For me, I am keeping the Beyond and the Cognitive realm separate. It is possible to travel to the cognitive realm, and see a person's cognitive self when they pass. That is why the Aimian was concerned about telling the dying soulcaster anything. That even if she died, before she passed to the beyond, she could be interrogated. To me you do not have to be religious to accept the cognitive realm exists, and the cognitive self exists. For me it would be the same if humanity on earth found a way to download the human consciousness onto a computer and allow it to live on. If during that download, you want to take some memories for record keeping lets say, and resulting from that process the consciousness transferred to the computer ends up distorted and in pain, then I would consider that unethical. No religion involved. Personally I am not speaking of the after life. I am speaking of a location (the cognitive realm) that can be visited, and a state of being (the cognitive self) that can be observed. At that state, that can be observed, the person's cognitive self is irrevocably damaged. That individual has a moment of existence that is pain and horror that to me can not be dismissed. That to me is unethical. Whatever happens when they go to the beyond is immaterial to me. This for me falls under the person waking up during surgery and feelings everything, and then passing away. First they are anesthetized and feel nothing, then they feel pain and horror, then they no longer exist. If you cannot remove the pain and horror portion, then I do not think it is ethical. 

edit: Basically I am trying to say the cognitive self that shows up in the cognitive realm before transition to the beyond is still a person to me, and if that person is subjected to pain and horror prior to transitioning to the Beyond (regardless what the beyond may be), then you have a person experiencing pain and horror. Just because it is not evident on the physical realm, with the physical body, does not negate that it is evident on the cognitive realm, with the cognitive body. 

Edited by Pathfinder
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1 hour ago, Pathfinder said:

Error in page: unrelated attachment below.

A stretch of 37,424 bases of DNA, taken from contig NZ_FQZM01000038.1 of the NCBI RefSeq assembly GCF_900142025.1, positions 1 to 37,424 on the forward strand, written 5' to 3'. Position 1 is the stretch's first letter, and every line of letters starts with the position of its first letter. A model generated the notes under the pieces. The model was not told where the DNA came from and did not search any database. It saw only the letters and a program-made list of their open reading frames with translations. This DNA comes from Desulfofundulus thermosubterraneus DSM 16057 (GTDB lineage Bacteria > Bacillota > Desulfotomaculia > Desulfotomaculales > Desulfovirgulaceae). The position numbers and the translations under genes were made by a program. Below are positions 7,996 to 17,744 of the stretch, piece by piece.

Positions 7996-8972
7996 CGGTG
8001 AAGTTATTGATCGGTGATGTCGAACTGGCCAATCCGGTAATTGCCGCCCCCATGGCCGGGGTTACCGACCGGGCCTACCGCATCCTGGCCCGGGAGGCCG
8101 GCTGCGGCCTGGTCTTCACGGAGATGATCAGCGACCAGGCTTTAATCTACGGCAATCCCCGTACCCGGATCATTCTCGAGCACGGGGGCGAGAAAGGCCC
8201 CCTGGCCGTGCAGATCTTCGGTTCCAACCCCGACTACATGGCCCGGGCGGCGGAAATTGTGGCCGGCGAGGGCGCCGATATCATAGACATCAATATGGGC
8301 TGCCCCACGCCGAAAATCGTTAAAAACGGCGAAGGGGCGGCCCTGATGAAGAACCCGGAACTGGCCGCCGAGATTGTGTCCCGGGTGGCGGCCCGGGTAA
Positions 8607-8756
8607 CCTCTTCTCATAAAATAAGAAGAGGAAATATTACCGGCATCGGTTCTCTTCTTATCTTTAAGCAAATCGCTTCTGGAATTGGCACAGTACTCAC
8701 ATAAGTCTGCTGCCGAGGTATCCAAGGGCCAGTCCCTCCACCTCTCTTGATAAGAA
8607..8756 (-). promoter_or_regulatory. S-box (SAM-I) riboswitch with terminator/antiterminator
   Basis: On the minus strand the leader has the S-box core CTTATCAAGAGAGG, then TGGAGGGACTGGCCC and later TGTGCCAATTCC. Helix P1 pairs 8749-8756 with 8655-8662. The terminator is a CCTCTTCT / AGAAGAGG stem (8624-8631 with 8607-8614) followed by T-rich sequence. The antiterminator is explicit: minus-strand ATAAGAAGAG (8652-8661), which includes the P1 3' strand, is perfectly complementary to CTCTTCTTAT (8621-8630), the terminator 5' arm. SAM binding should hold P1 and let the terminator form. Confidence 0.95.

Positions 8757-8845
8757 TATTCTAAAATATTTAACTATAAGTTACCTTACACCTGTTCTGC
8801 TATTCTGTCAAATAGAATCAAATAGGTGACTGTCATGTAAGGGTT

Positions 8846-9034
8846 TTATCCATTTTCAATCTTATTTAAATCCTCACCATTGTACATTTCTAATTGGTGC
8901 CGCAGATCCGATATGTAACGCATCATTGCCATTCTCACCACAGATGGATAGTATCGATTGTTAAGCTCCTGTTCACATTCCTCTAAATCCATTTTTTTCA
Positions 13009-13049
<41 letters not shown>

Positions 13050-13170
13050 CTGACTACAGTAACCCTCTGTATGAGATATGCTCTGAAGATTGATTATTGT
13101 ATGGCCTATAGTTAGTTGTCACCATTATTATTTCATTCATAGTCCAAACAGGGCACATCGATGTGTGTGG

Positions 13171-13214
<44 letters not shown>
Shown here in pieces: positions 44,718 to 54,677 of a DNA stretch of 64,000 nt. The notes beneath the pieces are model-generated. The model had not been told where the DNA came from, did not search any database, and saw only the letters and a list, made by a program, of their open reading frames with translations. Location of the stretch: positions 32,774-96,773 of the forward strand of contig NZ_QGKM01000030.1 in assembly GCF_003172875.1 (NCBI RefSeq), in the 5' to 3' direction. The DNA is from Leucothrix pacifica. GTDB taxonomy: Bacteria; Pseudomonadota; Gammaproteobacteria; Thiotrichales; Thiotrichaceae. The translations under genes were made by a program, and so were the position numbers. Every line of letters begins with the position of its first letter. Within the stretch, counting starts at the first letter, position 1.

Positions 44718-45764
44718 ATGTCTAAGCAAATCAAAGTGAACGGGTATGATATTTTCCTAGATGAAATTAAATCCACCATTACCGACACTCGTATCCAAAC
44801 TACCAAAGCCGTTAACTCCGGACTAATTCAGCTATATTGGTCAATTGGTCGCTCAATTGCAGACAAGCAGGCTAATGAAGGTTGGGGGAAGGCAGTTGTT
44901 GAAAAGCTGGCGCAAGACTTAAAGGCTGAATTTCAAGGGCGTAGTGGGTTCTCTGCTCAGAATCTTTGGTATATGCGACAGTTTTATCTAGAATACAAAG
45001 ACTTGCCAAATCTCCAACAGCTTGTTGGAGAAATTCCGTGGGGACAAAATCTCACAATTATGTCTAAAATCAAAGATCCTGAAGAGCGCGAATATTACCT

For me, I am keeping the Beyond and the Cognitive realm separate. It is possible to travel to the cognitive realm, and see a person's cognitive self when they pass. That is why the Aimian was concerned about telling the dying soulcaster anything. That even if she died, before she passed to the beyond, she could be interrogated. To me you do not have to be religious to accept the cognitive realm exists, and the cognitive self exists. For me it would be the same if humanity on earth found a way to download the human consciousness onto a computer and allow it to live on. If during that download, you want to take some memories for record keeping lets say, and resulting from that process the consciousness transferred to the computer ends up distorted and in pain, then I would consider that unethical. No religion involved. Personally I am not speaking of the after life. I am speaking of a location (the cognitive realm) that can be visited, and a state of being (the cognitive self) that can be observed. At that state, that can be observed, the person's cognitive self is irrevocably damaged. That individual has a moment of existence that is pain and horror that to me can not be dismissed. That to me is unethical. Whatever happens when they go to the beyond is immaterial to me. This for me falls under the person waking up during surgery and feelings everything, and then passing away. First they are anesthetized and feel nothing, then they feel pain and horror, then they no longer exist. If you cannot remove the pain and horror portion, then I do not think it is ethical. 

edit: Basically I am trying to say the cognitive self that shows up in the cognitive realm before transition to the beyond is still a person to me, and if that person is subjected to pain and horror prior to transitioning to the Beyond (regardless what the beyond may be), then you have a person experiencing pain and horror. Just because it is not evident on the physical realm, with the physical body, does not negate that it is evident on the cognitive realm, with the cognitive body.